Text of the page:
The following information has been adapted from Dr. Brenda Griffin’s Playing Games with Shelter Dogs
Most dogs love food games. They are simple to play. They only require that you have food that the dog is eager to eat. Depending on the individual dog, that food might be dry kibble, baked chicken or something in between. Many food games can be played with dogs that must remain confined to a run. For shy dogs that are too uncomfortable to eat in front of you, leave some extra delicious treats with them in their enclosure to discover on their own time. This will hopefully promote engagement with you the next time.
Toss food left – GET IT GET IT – toss food right – GET IT GET IT – repeat sequence a couple of times.
Find a printable version of Get It Food Toss.
MATERIALS: Dog treats or something tasty (e.g. cheese balls) work great for this game
WHAT TO DO:
- Start with a short toss at first – get the dog’s attention and be sure he sees you toss the treat.
- When he gets the first treat, wait until he turns back to look at you and then toss the next treat in the opposite direction.
- Repeat steps.
Once the dog knows the game, then a target version can be used to help the dog confidently go to new places. The target (small dish, lid, or paper plate to place the treat) can be used to encourage a shy dog to walk down a hall, explore a room, or go close to strangers. Place a series of targets in a trail and use the same commands — GET IT GET IT! It is quite the confidence builder for many shy dogs.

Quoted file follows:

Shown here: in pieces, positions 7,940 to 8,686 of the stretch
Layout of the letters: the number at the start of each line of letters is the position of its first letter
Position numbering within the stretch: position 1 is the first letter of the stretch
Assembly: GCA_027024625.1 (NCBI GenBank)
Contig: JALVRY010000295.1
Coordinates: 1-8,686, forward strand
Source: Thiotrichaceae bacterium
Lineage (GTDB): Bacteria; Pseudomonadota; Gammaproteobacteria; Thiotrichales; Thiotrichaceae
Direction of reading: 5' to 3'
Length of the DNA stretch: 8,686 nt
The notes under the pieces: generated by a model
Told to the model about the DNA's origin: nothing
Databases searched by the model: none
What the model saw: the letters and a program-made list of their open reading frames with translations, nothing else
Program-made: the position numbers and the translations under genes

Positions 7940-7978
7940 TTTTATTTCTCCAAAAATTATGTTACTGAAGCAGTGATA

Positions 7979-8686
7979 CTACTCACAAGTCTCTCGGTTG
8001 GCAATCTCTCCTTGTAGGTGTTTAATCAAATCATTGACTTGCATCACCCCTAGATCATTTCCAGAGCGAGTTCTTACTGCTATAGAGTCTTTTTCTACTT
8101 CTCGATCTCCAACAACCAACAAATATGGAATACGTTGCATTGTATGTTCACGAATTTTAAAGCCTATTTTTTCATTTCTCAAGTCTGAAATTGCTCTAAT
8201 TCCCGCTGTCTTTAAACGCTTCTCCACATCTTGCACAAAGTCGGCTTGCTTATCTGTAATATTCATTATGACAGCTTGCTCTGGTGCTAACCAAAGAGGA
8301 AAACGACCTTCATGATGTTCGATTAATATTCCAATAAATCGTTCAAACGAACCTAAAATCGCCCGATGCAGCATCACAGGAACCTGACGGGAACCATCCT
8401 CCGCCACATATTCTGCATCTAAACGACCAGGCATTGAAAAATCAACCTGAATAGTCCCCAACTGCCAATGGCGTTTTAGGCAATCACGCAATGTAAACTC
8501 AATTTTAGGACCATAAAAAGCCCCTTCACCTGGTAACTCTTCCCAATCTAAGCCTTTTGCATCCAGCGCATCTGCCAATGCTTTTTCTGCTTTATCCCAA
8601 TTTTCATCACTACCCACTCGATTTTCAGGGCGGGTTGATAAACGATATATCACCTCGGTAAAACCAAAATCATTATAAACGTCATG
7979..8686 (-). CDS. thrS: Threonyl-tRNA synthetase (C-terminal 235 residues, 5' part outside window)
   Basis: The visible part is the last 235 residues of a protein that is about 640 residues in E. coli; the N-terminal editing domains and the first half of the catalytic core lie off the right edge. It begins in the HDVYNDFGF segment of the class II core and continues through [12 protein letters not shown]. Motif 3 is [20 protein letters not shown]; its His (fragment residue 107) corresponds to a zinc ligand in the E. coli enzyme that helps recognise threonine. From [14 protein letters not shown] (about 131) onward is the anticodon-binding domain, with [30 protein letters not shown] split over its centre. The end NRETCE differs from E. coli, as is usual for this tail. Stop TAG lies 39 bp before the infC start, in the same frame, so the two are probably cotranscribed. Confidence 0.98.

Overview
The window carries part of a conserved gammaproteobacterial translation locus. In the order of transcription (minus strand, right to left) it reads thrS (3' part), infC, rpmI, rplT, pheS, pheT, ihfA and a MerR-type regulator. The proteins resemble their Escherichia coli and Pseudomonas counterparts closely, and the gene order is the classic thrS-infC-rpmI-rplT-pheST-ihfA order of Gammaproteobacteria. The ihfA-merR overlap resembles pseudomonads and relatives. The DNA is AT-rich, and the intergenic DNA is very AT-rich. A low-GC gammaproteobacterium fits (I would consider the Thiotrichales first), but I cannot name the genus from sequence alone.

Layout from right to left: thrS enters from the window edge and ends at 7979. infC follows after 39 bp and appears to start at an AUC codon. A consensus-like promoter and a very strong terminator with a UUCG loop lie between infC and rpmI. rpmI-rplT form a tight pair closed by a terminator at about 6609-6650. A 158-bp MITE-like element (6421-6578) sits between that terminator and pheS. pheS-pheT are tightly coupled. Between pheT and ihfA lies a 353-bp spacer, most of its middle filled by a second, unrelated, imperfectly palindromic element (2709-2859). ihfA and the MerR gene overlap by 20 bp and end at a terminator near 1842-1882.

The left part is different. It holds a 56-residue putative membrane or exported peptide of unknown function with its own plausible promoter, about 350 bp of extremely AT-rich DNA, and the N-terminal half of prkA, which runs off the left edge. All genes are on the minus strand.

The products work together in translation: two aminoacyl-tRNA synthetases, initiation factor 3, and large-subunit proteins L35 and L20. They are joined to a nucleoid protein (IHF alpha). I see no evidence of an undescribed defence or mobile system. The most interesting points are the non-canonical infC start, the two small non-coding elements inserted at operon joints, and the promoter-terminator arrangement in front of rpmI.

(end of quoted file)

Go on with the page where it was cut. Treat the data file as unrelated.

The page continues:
A love of running and chasing is hard-wired in dogs. It is a big part of play between dogs and can be very engaging for the dog, especially since you know this type of play too. This model of play teaches the dog that running to you is enjoyable. It is a great foundation for a fun and reliable recall. Consider interspersing chase games and obedience commands for a fun session.
One absolute rule: It’s one-way only. The dog should chase you and not the other way around (don’t encourage the dog to run from you). Find a printable version of Chase Me.
What to Do:
- Run away from the dog and make some noise: clapping and giggling are good. This should encourage him to run towards you.
- When he is only a few feet away, toss a treat behind you (even through your legs) so he keeps running in your direction.
- Turn and run the other way. You only have to run 5 or 10 feet to play.
Know When to Stop:
- If chase leads to nipping, mouthing, and/or over-exuberant jumping, then the game stops
- This game is not recommended for young kids to play
- You may be able to redirect the dog if you modify the game – try tossing him a toy to carry in his mouth, or focus on tossing the food to redirect him before he gets to you
This game is often very good for shy/anxious dogs. It can be confidence building. For shy dogs, be sure to take it slow at first so they are not overwhelmed or frightened by your movement. Use high value treats that they love, and encourage them without being too forward until they relax and join the fun of the chase.
See It Drop It
This game uses food to teach impulse control. The dog learns to wait and look at the food before being cued to GET IT GET IT! This is a handy way to teach stay as the dog just thinks it is a fun game.
See It, Drop It is a great game for any dog that needs to learn to look, listen and wait and is notably excellent for those strong, impulsive types.
Find a printable version of See it Drop it.
- Dog treats
WHAT TO DO:
- The game progresses from gently restraining the dog so that he waits and sees it, to the dog doing this on his own, to the dog doing it even if the treat is dropped or tossed.